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Jan. 6 House committee subpoenas additional 'Stop the Steal' organizers

Supporters of President Donald Trump riot against the Electoral College vote count on Wednesday in protest of Trump's loss to President-elect Joe Biden, prompting a lockdown of the Capitol Building. Photo by Leigh Vogel/UPI | License Photo

Oct. 7 (UPI) -- The House select committee investigating the Jan. 6 assault on the Capitol on Thursday subpoenaed additional organizations connected to the "Stop the Steal" rally that occurred prior to the attack on Congress.

The committee sent the subpoenas to Ali Alexander, an organizer of the Stop the Steal rally and conservative provocateur, and Nathan Martin, both of whose names are linked to permit applications for the rally.

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The move follows the committee late last month issuing 11 subpoenas to allies of former President Donald Trump who were also involved with organizing the Stop the Steal event that preceded thousands of Trump supporters storming the Capitol in an effort to prevent Congress from certifying Joe Biden as the 46th president of the United States.

Five people died in the siege and more than 140 Capitol Police officers were injured.

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The select committee has been investigating the causes that led to the insurrection attempt with focus on those who organized the Stop the Steal rally on the Capitol grounds Jan. 6.

"The rally on the Capitol grounds on Jan. 6th, like the rally near the White House that day, immediately preceded the violent attack on the seat of our democracy," committee chair Bennie Thompson, D-Miss., said in a statement. "Over the course of that day, demonstrations escalated to violence and protesters became rioters."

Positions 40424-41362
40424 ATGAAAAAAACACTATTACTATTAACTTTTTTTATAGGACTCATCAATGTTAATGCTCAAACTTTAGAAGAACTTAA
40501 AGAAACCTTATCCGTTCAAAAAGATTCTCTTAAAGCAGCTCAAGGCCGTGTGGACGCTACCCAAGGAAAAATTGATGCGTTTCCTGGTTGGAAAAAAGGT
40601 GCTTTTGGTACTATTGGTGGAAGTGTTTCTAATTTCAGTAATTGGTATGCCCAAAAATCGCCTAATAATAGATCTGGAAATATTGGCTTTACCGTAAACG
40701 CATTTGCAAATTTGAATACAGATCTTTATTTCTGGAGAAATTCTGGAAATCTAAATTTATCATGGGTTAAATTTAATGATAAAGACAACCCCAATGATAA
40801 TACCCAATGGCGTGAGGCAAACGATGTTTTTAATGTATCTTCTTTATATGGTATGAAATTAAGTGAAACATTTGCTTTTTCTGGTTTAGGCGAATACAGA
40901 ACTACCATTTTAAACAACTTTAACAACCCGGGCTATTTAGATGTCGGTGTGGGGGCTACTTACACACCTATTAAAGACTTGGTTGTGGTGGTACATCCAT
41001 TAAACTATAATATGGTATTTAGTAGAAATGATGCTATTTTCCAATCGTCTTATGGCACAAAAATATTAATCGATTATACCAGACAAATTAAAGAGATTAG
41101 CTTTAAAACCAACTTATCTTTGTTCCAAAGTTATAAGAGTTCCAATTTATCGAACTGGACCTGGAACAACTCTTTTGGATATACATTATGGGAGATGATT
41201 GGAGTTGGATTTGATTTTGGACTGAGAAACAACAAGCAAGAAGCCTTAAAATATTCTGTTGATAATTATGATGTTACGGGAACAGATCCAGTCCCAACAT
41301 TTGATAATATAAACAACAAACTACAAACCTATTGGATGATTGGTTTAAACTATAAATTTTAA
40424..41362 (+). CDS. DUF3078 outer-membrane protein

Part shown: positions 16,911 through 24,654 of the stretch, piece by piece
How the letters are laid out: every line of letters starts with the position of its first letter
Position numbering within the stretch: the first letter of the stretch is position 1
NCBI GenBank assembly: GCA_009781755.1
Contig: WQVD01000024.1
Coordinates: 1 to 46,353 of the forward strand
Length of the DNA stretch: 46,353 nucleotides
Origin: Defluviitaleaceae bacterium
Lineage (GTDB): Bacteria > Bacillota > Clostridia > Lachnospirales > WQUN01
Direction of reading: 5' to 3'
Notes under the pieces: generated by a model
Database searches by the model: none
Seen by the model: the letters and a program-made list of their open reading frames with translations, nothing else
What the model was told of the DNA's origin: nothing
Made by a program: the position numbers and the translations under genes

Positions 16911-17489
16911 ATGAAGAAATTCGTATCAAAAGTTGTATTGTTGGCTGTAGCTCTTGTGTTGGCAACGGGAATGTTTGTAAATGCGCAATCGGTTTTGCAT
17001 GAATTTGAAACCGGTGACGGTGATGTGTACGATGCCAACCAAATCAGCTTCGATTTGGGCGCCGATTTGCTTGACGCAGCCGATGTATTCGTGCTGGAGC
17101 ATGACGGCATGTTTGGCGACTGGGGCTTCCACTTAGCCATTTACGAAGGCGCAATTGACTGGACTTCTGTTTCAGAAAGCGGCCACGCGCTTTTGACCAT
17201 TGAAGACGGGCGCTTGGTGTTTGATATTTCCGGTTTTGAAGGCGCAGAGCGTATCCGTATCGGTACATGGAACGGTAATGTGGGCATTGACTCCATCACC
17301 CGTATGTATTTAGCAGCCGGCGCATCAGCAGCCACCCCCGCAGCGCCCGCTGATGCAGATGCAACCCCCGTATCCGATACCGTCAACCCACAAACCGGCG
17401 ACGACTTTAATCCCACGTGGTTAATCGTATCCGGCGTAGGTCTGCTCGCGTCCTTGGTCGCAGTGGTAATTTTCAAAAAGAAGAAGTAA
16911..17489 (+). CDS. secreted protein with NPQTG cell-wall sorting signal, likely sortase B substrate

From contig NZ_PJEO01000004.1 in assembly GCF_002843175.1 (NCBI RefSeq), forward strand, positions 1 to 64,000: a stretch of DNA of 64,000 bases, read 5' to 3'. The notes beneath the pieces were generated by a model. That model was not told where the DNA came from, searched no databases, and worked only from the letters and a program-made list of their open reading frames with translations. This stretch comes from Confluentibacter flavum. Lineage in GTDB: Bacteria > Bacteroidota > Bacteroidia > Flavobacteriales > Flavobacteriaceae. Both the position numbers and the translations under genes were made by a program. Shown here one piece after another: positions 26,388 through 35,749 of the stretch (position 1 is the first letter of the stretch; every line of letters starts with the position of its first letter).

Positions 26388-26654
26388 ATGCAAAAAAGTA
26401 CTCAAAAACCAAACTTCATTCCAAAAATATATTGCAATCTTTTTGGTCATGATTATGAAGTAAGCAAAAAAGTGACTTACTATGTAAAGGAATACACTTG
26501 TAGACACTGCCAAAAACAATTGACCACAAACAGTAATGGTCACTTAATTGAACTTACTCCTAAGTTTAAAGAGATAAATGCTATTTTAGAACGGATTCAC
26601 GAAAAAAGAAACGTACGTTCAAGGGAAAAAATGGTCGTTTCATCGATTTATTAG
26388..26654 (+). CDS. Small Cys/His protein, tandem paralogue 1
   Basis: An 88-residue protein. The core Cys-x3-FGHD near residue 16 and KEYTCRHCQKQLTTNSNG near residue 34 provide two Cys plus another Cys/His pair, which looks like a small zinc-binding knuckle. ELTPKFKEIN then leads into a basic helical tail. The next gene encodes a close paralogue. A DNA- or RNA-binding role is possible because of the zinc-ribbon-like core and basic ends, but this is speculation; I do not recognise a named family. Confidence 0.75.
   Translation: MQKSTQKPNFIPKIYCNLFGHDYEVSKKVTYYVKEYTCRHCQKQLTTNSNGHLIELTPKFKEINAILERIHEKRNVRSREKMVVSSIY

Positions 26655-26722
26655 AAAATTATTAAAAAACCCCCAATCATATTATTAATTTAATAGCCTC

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The committee said its investigation found that an organization named One Nation Under God submitted a permit application to hold an event Jan. 6 on the Capitol grounds on "the election fraud in the swing states."

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The permit named Martin as a contact for the organization and the listed address was the same provided on Alexander's website soliciting donations, the committee said, adding that a vendor also listed on the permit told Capitol Police that he was reporting to both Martin and Alexander and identified them as with the Stop the Steal event.

"However, the permit application did not disclose any connection between STS and the Capitol rally event," the letter sent to Alexander reads. "Further, when a USCP official spoke by telephone with Mr. Martin on or about Dec. 28, 2020, Mr. Martin claimed not to have any information about the rally and directed the official to speak with the vendor."

Capitol Police had granted the permit for the One Nation Under God rally, which had estimated there would be only 50 attendees, it said.

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In its letter to Alexander, the committee said he repeated during Stop the Steal events in the weeks before the attack of the potential for violence to achieve their goals while stating he was in communication with the White House and members of Congress to organize an effort to coincide with the certification of the 2020 Electrical College results.

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The committee on Thursday also subpoenaed records from Stop the Steal, LLC.

"The Select Committee needs to understand all the details about the events that came before the attack, including who was involved in planning and funding them," Thompson said. "We expect these witnesses to cooperate fully with our probe."

The announcement came as Trump has instructed former aides subpoenaed to testify before the committee to not comply, claiming the information sought is protected by executive privilege, and that the former president will defend them.

Meanwhile, the nonpartisan government watchdog Project On Government Oversight sent the committee a letter on Tuesday to warn it to be careful over the use of its subpoena authority to collect information protected as free speech and private information protected by the Fourth Amendment.

"We recognize the strong public interest in fully investigating the conditions that led to the insurrection, especially those perpetuated by individuals within our government. But it is important to distinguish those who planned, conducted or aided the attack on the Capitol from their political affiliates generally," Danielle Brian, the executive director of Project On Government Oversight, said.

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